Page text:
Lyon in Winter
I’m going to be honest with you. We chose Lyon because it’s on the way to Italy. Our plan was to try and not to spend more than three hours on a train so we picked places to stop at along the way. For the record, that’s also why we’re in Geneva (which is also magical).
After we started telling people we were going to Lyon though, we knew we had accidentally landed on a really special place. More than one person said it was their favorite place to visit in France, and some went further to say all of Europe. Since there are a ton of great places in Europe, that’s saying something.
Now I get it. After a week in Paris, just arriving in Lyon was a lovely surprise. The pace is slower, everything seems quieter and you don’t feel like you’re risking your life every time you cross the street.
So I knew I liked it before we went anywhere or talked to anyone. And then we went somewhere. And talked to people.
This time, we started our visit with the Hop-On, Hop-Off Bus, which is where we learned that Lyon was founded by the Romans 2,000 years ago, because it sits at the confluence of the Saône and Rhône rivers, making it a great shipping and transportation hub and an economic powerhouse. While it’s not as powerful as it once was, business.onlylyon.com shares: With more than 140,400 companies established and more than 16,000 jobs created per year, Lyon and its region are both the second largest economic powerhouse in France and a major decision-making centre.
While I’m happy for them that they’re strong economically, the part we cared most about was its reputation for food. Lyon is known as the gastronomic capital of France (some say Europe), and we were not disappointed.
We booked with Lyon Food Tour on Airbnb (these add-ons have been a lovely surprise) and spent four hours with Nathalie, who took us on a small group tour through Old Lyon. She did a fantastic job of teaching us some of the area’s history, while feeding us along the way. The tour also included hidden traboules and a stop at a silk merchant.
But the best part was the food. We stopped at a fromagerie and tasted five different kinds of cheese. All of them were delicious, even the bleu cheese, which I can’t even believe I’m saying out loud. This is where I found out that there is something to that whole happy cows thing, as different breeds of cows make different kinds of cheese, and their terroir (land) can also affect this. Let’s just say cows contributing to the cheeses Lyon were very happy indeed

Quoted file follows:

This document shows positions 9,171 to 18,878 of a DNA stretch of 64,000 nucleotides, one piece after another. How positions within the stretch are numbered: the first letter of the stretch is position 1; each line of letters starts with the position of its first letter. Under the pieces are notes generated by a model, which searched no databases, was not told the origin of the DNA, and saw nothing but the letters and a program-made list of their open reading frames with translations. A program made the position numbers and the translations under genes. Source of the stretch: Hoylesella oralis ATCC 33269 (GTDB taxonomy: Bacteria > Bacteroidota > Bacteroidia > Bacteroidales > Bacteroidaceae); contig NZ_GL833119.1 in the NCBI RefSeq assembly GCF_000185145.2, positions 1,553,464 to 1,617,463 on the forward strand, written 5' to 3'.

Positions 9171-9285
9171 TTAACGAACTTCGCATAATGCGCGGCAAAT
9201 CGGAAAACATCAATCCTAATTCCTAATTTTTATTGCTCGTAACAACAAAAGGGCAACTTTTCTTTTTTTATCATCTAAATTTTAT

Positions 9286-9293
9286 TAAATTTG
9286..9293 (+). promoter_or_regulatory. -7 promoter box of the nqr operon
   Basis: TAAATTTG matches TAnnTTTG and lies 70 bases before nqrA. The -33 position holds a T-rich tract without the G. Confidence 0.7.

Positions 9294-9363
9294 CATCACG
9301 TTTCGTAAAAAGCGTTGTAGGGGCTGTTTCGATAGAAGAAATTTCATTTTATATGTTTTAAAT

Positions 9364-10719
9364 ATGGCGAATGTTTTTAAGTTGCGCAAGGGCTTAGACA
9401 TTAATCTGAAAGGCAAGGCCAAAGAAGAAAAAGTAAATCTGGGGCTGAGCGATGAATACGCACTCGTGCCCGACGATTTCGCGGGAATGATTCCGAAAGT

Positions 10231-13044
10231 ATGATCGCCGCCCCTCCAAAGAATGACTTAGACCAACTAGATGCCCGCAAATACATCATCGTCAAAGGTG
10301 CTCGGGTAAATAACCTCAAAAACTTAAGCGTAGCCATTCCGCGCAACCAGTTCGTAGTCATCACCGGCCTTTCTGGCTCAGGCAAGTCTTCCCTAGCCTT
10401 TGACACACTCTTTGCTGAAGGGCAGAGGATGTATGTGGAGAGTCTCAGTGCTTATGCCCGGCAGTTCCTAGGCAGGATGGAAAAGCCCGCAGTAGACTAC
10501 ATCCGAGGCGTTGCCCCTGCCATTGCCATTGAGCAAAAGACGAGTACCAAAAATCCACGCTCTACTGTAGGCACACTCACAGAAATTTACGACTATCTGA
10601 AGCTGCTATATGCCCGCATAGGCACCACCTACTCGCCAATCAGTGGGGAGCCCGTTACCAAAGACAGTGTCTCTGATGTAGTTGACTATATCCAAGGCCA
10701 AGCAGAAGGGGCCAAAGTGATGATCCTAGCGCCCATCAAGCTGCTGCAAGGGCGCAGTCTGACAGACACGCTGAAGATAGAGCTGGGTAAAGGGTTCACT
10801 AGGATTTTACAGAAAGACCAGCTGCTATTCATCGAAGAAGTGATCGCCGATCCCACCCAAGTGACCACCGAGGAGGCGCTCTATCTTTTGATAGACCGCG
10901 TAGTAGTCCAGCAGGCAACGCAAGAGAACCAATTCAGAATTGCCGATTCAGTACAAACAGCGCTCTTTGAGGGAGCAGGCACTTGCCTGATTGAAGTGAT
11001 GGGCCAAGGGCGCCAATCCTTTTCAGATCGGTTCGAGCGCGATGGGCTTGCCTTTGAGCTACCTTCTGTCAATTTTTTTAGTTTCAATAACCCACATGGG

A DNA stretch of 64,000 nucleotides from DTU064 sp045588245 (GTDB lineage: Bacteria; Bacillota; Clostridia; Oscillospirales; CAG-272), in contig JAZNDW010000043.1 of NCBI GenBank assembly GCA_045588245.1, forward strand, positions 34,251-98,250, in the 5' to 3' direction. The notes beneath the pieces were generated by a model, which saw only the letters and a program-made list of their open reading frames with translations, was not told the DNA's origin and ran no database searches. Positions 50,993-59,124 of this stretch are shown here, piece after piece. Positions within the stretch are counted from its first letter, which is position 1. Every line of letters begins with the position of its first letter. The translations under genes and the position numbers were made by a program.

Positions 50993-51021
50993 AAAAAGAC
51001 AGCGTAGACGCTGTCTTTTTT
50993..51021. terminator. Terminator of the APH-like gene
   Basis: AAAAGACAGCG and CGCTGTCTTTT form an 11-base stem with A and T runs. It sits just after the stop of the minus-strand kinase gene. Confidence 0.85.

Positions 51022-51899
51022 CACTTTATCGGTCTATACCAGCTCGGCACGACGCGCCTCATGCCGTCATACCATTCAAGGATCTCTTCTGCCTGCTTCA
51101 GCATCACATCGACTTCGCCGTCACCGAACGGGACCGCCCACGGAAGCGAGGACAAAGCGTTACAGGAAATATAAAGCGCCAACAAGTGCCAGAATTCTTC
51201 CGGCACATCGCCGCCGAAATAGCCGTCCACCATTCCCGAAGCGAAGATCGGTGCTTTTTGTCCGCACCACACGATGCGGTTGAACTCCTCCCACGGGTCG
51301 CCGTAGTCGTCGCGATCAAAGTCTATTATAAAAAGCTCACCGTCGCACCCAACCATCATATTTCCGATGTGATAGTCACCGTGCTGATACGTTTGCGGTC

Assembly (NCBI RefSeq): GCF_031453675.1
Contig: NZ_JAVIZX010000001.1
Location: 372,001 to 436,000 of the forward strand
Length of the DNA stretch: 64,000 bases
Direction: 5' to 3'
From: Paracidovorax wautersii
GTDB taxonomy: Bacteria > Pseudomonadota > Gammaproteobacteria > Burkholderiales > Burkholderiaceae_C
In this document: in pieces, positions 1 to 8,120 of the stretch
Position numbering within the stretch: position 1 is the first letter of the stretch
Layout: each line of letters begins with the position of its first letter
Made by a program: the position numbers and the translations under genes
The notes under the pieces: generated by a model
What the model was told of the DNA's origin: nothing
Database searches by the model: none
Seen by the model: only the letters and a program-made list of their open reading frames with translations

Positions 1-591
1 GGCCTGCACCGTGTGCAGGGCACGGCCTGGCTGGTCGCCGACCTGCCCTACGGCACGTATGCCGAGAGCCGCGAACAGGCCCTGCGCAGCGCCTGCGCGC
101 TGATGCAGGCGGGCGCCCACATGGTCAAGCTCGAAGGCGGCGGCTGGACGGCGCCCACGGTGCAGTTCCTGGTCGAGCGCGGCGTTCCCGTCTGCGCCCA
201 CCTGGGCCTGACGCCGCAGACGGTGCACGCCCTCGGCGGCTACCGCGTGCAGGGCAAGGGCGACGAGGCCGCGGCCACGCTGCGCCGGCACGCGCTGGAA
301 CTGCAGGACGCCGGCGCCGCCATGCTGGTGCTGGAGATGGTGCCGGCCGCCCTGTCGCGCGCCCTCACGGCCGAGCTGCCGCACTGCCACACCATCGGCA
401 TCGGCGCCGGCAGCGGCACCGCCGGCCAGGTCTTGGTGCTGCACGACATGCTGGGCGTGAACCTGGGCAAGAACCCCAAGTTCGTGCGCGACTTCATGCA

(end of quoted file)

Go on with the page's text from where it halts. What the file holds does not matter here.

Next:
Then we went to a lovely wine shop, where we got to experience wine paired with different types of cold meats AKA salami. I think I knew this, but now I do officially – charcuterie is just the meat. So here, we order charcuterie and cheese. #TheMoreYouKnow
We enjoyed a traditional French lunch of fancy pork rinds, provencal garlic soup with poached egg (I think), and pate. No French food tour is complete without chocolate, but this was extra special as it was dark chocolate and included my favorite nut – the pistachio. Our tour finished up at a coffee house, where we also got to enjoy the Lyon specialty – praline pie. I thought I was too full for that, so I opted for just a taste, which turned into many tastes. Because Oh my God.
In case you’re wondering if I’m just too easy to please (which I am), you should know that there are 92 Michelin-rated restaurants in Lyon, and we walked past three of them on our tour.
And that was just one day. Let’s just say it’s good we’re walking everywhere.
In the five block radius from our apartment, there were four to five restaurants, cafes or wine bars on every block.
And every single one we stopped at was delicious. Every single one.
We did find a lovely little café, Benoit, whose owner, Terry, encouraged us to hang out and work. A block away was a falafel place, where we were also allowed to spend time. So many choices. So much deliciousness
Clay loves coffee. I mean he really loves coffee, so when I saw the Personalized Coffee Class on Airbnb, I hit that link. And what a delightful experience with our guides Virginia and Marie, in our small class of seven.
Afterward, Virginia recommended Creperie Marie Morgane for lunch, and even called to make our reservation for us. It’s good she did as that place was packed with people enjoying crepes and galettes.